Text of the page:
Law after Auschwitz

Towards a jurisprudence of the Holocaust, by David Fraser

Research output: Contribution to journalBook/Film/Article review

Abstract

David Fraser’s thesis, in LAW AFTER AUSCHWITZ, is that there is little to distinguish between our fundamental understandings and practices of law and those of German lawyers and judges between 1933 and 1945. He aims to refocus jurisprudential efforts in order to confront lawyers’ collective, institutional and professional participation in the Holocaust. Rather than seeing the Holocaust as an extraordinary moment where SS madness dominated, by surveying the legal establishment’s accommodation and application of discriminatory laws, Fraser sees the Holocaust as “the culmination of the acts of ordinary people in the ordinary course of events within ordinary governmental and legal structures”(p.5), using techniques no different to today’s. For him, Auschwitz was “law-ful/full,” and rather than the extraordinariness of the Holocaust making it difficult to be judged in a court room, its ordinariness – its ordinary lawfulness – causes difficulties for law.
Original languageEnglish
Pages (from-to)581 - 586
Number of pages5
JournalLaw and politics book review
Volume15
Issue number6
Publication statusPublished - Jun 2005

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Auschwitz
Holocaust
Jurisprudence
Lawyers
Fundamental
Participation
Surveying
Madness
Accommodation
Causes
Ordinariness

Keywords

  • history
  • Auschwitz
  • law
  • jurisprudence

Cite this

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abstract = "David Fraser’s thesis, in LAW AFTER AUSCHWITZ, is that there is little to distinguish between our fundamental understandings and practices of law and those of German lawyers and judges between 1933 and 1945. He aims to refocus jurisprudential efforts in order to confront lawyers’ collective, institutional and professional participation in the Holocaust. Rather than seeing the Holocaust as an extraordinary moment where SS madness dominated, by surveying the legal establishment’s accommodation and application of discriminatory laws, Fraser sees the Holocaust as “the culmination of the acts of ordinary people in the ordinary course of events within ordinary governmental and legal structures”(p.5), using techniques no different to today’s. For him, Auschwitz was “law-ful/full,” and rather than the extraordinariness of the Holocaust making it difficult to be judged in a court room, its ordinariness – its ordinary lawfulness – causes difficulties for law.",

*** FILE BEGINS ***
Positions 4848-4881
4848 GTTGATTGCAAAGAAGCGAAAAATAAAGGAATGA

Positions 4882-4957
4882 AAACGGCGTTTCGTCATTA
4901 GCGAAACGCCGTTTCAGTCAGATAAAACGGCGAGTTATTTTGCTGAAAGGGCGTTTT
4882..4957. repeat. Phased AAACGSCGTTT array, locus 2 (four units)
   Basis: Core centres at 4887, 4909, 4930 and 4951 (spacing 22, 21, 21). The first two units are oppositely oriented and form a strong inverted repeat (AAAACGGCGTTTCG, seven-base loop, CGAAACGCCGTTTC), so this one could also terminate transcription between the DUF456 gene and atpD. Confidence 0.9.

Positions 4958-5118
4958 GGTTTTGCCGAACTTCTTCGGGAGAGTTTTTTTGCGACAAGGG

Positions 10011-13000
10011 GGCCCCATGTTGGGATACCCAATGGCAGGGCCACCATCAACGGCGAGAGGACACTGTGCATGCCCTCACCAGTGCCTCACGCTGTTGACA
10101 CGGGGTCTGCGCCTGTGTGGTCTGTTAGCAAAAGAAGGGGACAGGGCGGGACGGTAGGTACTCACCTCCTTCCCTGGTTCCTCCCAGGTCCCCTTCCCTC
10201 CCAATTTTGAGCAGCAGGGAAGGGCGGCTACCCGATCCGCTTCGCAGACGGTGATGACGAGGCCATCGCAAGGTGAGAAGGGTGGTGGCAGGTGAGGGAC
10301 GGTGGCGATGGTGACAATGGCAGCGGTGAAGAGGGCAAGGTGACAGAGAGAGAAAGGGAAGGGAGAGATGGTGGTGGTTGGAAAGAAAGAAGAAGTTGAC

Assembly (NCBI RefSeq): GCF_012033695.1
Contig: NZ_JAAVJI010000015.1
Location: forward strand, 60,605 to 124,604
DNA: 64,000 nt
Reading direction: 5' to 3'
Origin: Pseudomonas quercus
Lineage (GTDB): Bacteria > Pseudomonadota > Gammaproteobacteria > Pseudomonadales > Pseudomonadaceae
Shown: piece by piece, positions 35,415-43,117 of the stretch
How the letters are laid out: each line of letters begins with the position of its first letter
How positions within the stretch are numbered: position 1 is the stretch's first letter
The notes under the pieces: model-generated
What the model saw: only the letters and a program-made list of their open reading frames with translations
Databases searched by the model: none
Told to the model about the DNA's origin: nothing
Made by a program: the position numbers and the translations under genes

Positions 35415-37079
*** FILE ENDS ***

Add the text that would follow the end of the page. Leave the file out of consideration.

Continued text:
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Law after Auschwitz : Towards a jurisprudence of the Holocaust, by David Fraser. / O'Donnell, Therese.

In: Law and politics book review, Vol. 15, No. 6, 06.2005, p. 581 - 586.

Research output: Contribution to journalBook/Film/Article review

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